A valuable investigation of Marx's ever evolving, class-based intervention into social theory.
This innovative book hones in on key elements of Marx's vast oeuvre, focusing on his contribution to social theory. Themes addressed include: the declining utility of Hegelian philosophy for Marx, his deepening confrontation with Ricardian political economy, Engels’ distorting impact on the publication of Capital, the place of the accumulation of capital, and especially of ‘primitive accumulation’, in Marx’s thought, and more. Extending beyond an analysis of the writing of Marx himself, Zarembka highlights the contributions of Rosa Luxemburg in the realms of political economy and nationalism and closes the book with a consideration of state conspiracies.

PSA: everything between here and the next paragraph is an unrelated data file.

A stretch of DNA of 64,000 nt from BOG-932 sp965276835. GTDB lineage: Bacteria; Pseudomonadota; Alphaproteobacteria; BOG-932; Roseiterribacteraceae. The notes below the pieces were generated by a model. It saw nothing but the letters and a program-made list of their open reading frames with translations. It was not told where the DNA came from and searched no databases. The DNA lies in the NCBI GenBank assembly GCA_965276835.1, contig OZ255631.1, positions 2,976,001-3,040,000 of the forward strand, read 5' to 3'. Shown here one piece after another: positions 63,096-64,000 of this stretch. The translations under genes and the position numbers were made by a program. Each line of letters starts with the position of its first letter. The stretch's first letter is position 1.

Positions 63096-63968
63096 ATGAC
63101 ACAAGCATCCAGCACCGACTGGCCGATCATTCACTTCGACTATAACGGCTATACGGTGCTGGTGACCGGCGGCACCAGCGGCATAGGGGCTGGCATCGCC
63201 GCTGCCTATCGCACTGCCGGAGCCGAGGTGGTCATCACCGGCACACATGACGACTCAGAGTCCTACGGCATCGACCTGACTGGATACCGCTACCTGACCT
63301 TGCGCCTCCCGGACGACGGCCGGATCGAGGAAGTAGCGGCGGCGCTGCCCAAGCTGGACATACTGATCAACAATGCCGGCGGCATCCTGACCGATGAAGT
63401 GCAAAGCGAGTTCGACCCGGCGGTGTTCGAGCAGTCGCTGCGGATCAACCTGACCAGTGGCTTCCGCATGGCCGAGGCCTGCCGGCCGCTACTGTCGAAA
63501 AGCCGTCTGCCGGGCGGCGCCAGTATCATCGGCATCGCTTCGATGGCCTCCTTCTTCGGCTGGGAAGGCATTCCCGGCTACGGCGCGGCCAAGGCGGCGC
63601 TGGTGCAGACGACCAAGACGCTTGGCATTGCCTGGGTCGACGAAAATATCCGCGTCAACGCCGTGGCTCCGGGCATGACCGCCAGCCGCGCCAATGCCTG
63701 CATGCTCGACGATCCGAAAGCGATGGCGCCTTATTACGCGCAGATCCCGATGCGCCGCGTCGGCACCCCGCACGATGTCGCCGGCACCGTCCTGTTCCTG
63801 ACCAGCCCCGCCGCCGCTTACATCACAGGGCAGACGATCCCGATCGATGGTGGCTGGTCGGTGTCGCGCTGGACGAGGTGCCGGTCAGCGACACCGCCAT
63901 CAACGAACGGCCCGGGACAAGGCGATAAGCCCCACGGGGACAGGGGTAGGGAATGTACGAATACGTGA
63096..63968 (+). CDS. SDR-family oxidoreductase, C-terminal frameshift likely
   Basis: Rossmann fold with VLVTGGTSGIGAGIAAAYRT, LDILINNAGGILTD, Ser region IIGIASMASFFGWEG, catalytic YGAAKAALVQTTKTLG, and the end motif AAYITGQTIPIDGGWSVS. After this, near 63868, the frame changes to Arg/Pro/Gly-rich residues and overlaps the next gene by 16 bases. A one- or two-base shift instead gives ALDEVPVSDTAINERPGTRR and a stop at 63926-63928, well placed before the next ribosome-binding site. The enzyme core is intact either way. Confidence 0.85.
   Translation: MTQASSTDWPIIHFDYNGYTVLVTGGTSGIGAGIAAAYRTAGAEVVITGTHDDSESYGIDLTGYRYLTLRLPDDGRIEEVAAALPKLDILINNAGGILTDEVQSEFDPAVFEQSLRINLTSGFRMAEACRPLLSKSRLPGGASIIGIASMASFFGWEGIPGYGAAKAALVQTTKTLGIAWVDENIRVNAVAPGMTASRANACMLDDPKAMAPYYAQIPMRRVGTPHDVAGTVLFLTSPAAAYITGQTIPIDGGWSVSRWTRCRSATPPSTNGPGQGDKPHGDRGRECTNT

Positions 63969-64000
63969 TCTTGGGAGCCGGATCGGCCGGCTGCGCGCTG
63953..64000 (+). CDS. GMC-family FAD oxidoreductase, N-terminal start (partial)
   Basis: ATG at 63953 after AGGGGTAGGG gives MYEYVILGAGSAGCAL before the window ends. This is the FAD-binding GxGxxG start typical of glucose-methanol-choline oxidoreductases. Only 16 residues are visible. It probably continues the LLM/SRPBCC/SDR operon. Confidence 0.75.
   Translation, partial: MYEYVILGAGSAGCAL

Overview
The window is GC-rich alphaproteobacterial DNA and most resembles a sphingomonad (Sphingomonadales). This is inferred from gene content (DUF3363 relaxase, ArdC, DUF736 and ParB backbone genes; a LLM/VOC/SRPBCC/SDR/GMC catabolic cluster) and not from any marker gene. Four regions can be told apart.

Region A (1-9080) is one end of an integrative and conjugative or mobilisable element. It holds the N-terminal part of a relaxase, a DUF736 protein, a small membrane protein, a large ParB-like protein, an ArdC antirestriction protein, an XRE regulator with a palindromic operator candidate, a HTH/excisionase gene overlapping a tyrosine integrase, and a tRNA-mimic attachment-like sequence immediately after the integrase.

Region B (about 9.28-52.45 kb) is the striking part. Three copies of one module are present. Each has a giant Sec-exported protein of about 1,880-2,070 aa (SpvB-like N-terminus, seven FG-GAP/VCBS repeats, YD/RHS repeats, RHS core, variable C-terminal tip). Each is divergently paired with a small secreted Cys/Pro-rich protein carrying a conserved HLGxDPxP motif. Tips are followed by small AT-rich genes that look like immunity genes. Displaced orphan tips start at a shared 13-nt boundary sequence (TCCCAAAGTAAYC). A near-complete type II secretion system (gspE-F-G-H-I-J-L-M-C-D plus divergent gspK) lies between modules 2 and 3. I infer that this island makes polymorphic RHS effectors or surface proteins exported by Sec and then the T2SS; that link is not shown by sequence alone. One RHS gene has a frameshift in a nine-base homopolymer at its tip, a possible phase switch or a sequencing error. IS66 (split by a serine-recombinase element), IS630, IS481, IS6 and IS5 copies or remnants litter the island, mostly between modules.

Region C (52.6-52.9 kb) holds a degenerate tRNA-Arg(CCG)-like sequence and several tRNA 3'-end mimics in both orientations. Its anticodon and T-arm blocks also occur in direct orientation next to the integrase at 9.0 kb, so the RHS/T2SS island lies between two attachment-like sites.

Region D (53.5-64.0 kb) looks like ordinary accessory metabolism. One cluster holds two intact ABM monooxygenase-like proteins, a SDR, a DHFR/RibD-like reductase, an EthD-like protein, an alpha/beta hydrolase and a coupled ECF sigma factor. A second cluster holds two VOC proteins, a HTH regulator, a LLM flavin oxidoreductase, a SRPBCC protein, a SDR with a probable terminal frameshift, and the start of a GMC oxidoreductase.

What People Are Saying
“The virtue of Zarembka’s book is that it examines the different ways in which Marx made a contribution to the social sciences. It offers to the reader much that is original and significant.… He explains in clear and accessible language key concepts of Marx’s economics, and how these have been interpreted by writers such as Rosa Luxemburg. This is a book which can be highly recommended both to specialists in Marx’s ideas and to the wider reading public.” James D. White, Critical Sociology, 47:7/8 (Nov 2021)
“[Paul Zarembka] has written a cogent, far-ranging, and informative work that provides useful insights into some evolving issues and controversies in Marx’s political economy… The informed and provocative nature of some of the arguments and ideas presented will serve to stimulate further research into important Marxian concepts.” Contributions to Political Economy, June 2021